Filings detail Virgin's plan for high-speed rail to Tampa
TAMPA, Fla. (FOX 13) - After years of starts and stops, Central Florida is finally getting a high-speed train. Sir Richard Branson -- founder of Virgin Records, books, hotels, cruises, air travel and space travel -- is now staking his name and fortune on Virgin Trains.
The express rail service is already in operation through South Florida, linking Miami to Ft. Lauderdale and West Palm Beach. Virgin Trains secured funding last month to construct a connection to Orlando, with plans to extend to Tampa in the works.
“I’m a hundred percent confident,” Branson told FOX 13. “Obviously reassured we just raised $1.8 billion to do the first major leg of that. I’m absolutely certain that Tampa will be getting Virgin Trains in the very near future.”
The government planned a statewide high-speed rail system for decades. Former Governor Crist accepted federal money to build the line from Tampa to Orlando eight years ago. His successor, former Governor Scott, claimed it would lose money and killed it.
But Scott’s own administration commissioned a study that projected the government’s vision for high-speed rail would have turned profits. Virgin Trains' leadership now sees an opportunity to cash in, particularly given their progress in connecting the population centers of South Florida.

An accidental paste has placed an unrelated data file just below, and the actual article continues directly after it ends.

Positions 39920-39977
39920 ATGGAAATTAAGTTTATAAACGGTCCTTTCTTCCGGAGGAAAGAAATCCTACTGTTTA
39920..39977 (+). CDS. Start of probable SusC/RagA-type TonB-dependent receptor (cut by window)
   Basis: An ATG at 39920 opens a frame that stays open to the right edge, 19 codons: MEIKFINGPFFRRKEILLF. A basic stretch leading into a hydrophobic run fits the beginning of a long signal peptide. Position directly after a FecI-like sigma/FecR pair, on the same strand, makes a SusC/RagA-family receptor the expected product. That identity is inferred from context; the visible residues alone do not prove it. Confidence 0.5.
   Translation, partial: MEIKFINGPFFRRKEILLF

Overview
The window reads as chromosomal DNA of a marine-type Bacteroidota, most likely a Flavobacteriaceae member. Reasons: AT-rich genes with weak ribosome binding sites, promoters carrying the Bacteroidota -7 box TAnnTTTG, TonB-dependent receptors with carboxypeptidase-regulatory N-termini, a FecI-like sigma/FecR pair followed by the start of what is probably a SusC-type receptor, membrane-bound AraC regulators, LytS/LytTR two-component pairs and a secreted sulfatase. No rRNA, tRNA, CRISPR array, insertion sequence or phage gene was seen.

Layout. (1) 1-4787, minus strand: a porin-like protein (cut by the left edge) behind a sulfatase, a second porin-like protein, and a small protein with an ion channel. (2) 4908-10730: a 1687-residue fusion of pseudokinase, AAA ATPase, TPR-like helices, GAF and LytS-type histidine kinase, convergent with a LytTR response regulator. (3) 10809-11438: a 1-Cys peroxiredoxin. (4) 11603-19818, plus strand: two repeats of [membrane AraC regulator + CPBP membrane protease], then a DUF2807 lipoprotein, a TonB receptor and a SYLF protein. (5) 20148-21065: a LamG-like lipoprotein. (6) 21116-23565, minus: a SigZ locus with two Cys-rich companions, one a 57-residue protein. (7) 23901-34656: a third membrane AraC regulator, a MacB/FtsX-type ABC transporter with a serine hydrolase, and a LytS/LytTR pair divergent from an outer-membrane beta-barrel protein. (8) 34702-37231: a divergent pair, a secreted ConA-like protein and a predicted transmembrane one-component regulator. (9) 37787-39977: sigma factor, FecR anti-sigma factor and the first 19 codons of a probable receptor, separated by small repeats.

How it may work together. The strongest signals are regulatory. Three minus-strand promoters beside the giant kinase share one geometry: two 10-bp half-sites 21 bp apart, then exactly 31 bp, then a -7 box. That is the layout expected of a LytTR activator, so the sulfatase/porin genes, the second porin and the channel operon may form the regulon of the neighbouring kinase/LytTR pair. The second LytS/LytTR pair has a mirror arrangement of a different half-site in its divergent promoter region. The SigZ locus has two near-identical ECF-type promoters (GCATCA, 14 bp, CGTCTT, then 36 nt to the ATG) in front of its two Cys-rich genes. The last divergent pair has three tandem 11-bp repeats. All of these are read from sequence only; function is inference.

“Tampa is a meaningful connection,” said Virgin Trains president Patrick Goddard. “Growth in the city of Tampa over the past decade has been incredibly impressive. We see a massive opportunity.”
Virgin Trains -- formerly known as Brightline -- filed financial records that shed light on its plans and vision for connecting to Tampa. A company map shows the train will stop at Orlando International Airport, stop at Disney, then it will track west along Interstate 4 to a stop in Tampa. It will offer snacks, drinks and wi-fi.
Virgin says its trains will not interfere with primary transportation needs. The company has not yet decided the height or elevation of its plan. It expects to spend $1.7-billion in private money versus the government plan that had estimates up to $3.5 billion.
The previous government plan for high-speed rail called for train speeds up to 168 miles per hour. Virgin's trains top out at 120 miles per hour. That still qualifies as 'high speed' by the state's definition, and can deliver passengers from Tampa to Orlando in one hour.
Fares from Miami to West Palm Beach start around $15 one way, with discounted rates for frequent riders. Trains run on the hour through most of the day and every 30 minutes during rush hour.
Commuters told us it costs about the same as driving when they factor in the costs of fuel and tolls.
"I live in West Palm Beach and I like to come down to Miami but I don’t like driving because it’s really congested,” said Tiana Gaines. "I think the pricing is good because it’s a good experience. Everyone is really nice."
“If I was taking Uber, which is really my only other option, it would cost me about a hundred dollars and I would have to deal with traffic,” said Joseph Lesko, a Virgin Trains passenger from New York.
Company filings put the cost of a one-way ticket form Tampa to Orlando at $35 -- or around $70 round-trip.
That could reduce traffic on I-4, while offering a faster, more productive alternative, and delivering on the state's vision of high-speed rail for its taxpayers without spending the taxpayers' money.